After calls to my editor and to my agent, (who forgave my jangled nerves and panic) and several sleepless nights, I allowed myself to become convinced that the subject matter, while unusual, wasn’t absolutely unique to the other writer’s work. In my case, the similarity was mere backstory, not an elaborate plot line. It was not important in the great scheme of things. Yet, it took days (okay, weeks) for me to feel any sort of confidence in my own work and creative process again. It was a hard time.
Perhaps my fear of plagiarism is partly based in a serious accusation I once received. I’ve mentioned here before about the time I was accused of plagiarism, for real, by a writer I met at a con. This writer could write like a dream! I was trying to help her get published. I had introduced her to my thriller agent and he had read her WIP. He was waiting for her to complete it so he could send it on to pubs. I was waiting on her to finish it so I could blurb it and send it to writer friends who might blurb it. It was wonderful work. I just knew she was headed for bestsellerdom. We lived close enough to meet for lunches. I critiqued her work. We talked on the phone. We became friends.
And then she read my new book and went bonkers. She called my thriller agent and screamed plagiarism. She also screamed that I had put her mother in the book. (Say what?) The agent had read her work. He had read my work. And he heard her on the phone, highly emotional and sounding irrational, if not unstable. The *mother claim* was the clincher for him. He checked with me to make sure I hadn’t stolen something he hadn’t read. And he accepted that it was a crazy accusation. In the end, there was no evidence to support her claim, even in this day of electronic info stored forever. My agent didn’t believe her. But I never completely got over it.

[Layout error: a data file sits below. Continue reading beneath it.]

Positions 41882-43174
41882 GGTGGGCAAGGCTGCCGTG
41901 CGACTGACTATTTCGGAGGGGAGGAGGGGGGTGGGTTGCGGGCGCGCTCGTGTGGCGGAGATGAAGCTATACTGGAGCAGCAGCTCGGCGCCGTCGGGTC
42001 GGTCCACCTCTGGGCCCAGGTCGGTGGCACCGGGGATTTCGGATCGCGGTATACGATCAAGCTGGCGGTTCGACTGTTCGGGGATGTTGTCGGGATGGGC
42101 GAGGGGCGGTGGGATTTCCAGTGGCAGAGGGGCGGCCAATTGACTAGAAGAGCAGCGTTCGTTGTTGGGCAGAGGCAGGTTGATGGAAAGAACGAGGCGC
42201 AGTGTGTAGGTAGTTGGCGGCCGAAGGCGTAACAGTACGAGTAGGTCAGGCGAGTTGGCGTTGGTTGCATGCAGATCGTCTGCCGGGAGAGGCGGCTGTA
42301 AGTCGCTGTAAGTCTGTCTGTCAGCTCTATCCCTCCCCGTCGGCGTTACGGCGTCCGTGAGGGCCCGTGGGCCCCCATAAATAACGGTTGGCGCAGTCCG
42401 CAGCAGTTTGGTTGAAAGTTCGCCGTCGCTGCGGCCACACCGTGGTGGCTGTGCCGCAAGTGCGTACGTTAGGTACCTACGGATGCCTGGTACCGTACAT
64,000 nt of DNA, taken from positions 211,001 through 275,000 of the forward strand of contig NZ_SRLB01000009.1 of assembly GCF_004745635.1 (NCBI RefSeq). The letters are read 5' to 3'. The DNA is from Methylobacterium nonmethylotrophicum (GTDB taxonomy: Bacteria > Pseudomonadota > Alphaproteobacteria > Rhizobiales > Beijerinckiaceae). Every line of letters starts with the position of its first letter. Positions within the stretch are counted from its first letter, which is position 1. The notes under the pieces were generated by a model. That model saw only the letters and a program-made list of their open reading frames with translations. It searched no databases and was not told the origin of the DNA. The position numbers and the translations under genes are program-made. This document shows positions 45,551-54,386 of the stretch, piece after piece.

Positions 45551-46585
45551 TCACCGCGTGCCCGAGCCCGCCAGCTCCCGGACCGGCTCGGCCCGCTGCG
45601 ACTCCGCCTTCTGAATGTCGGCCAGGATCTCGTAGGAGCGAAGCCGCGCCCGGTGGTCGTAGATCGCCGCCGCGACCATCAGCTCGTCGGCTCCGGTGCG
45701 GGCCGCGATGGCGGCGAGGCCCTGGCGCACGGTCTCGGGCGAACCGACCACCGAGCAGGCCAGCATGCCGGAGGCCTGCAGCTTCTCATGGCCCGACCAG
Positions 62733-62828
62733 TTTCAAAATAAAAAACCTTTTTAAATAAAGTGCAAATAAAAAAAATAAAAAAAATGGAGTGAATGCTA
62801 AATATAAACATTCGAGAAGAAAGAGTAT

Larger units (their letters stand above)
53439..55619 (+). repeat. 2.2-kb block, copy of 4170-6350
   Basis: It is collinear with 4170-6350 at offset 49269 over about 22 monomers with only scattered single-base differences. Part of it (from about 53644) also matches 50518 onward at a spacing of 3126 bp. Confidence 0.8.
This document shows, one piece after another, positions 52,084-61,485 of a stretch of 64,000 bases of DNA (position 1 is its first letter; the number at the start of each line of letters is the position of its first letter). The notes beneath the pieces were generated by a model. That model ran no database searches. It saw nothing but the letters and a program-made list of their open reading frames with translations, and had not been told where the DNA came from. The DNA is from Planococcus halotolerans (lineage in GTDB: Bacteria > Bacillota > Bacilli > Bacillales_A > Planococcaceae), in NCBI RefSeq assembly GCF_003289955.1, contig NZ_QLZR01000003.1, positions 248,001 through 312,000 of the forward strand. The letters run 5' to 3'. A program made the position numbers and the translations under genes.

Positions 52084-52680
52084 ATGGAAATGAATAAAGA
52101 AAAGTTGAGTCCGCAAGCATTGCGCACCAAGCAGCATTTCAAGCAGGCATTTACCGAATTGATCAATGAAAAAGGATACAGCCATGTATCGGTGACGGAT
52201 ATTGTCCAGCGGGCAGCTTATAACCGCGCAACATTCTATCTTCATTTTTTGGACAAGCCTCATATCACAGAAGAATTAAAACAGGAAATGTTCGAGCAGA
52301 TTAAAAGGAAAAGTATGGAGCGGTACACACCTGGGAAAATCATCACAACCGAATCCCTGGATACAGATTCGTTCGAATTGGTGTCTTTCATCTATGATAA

That writer lost an agent that day, and I lost a friend. Even if health problem or meds had been the causative spark for such an accusation, I had no choice except to put her away from me and out of my life. She was toxic to me and to my profession. But that accusation fueled my fear of accidental plagiarism and turned it into something big and ugly and monstrous that invades my dreams.
It doesn’t take much to steal a writer’s muse. Fear, sickness, grief, and any other intense emotion can do it, can scorch the mind and chainsaw the creative process, killing off the lush foliage and rushing streams of inspiration, leaving only an empty wasteland, a desert covered with the bones of dead characters and devastated creativity. That kind of paralysis is not writer’s block, which, as I’ve said before, I do not believe in. It is a whole nother kind (as we say in these parts) of obstruction, like when a mountainside slides off and buries its mass in the gorge below, stopping the flow of water, backing it up into a lake that never existed before, and changing the shape of the land.
Plagiarism. That’s my fear, the boogeyman who haunts my dreams and wakes me in the night. And that is one reason why my own muse is so very ugly and unappealing. No one else would want him, so no evil imp (not you, David) will kidnap him. He is so ugly, he is likely to be overlooked by time and the slow destruction of aging. He is big and strong and troll-like enough to fight off any psychotic hallucination (or created character). He can say and do what ever it takes to keep me writing, even cracking that braided whip I gave him not long ago, on days I try to slip away without sufficient page count. He’s useful and helpful in his brutish, indelicate, unsophisticated, unlovely way. And he comes equipped with a .45 caliber, Dirty Harry gun, in the desk drawer. He can kill off my night terrors. Together, we can deal with my fear and carry on, trying hard to make sure I don’t copy. Anyone. Ever.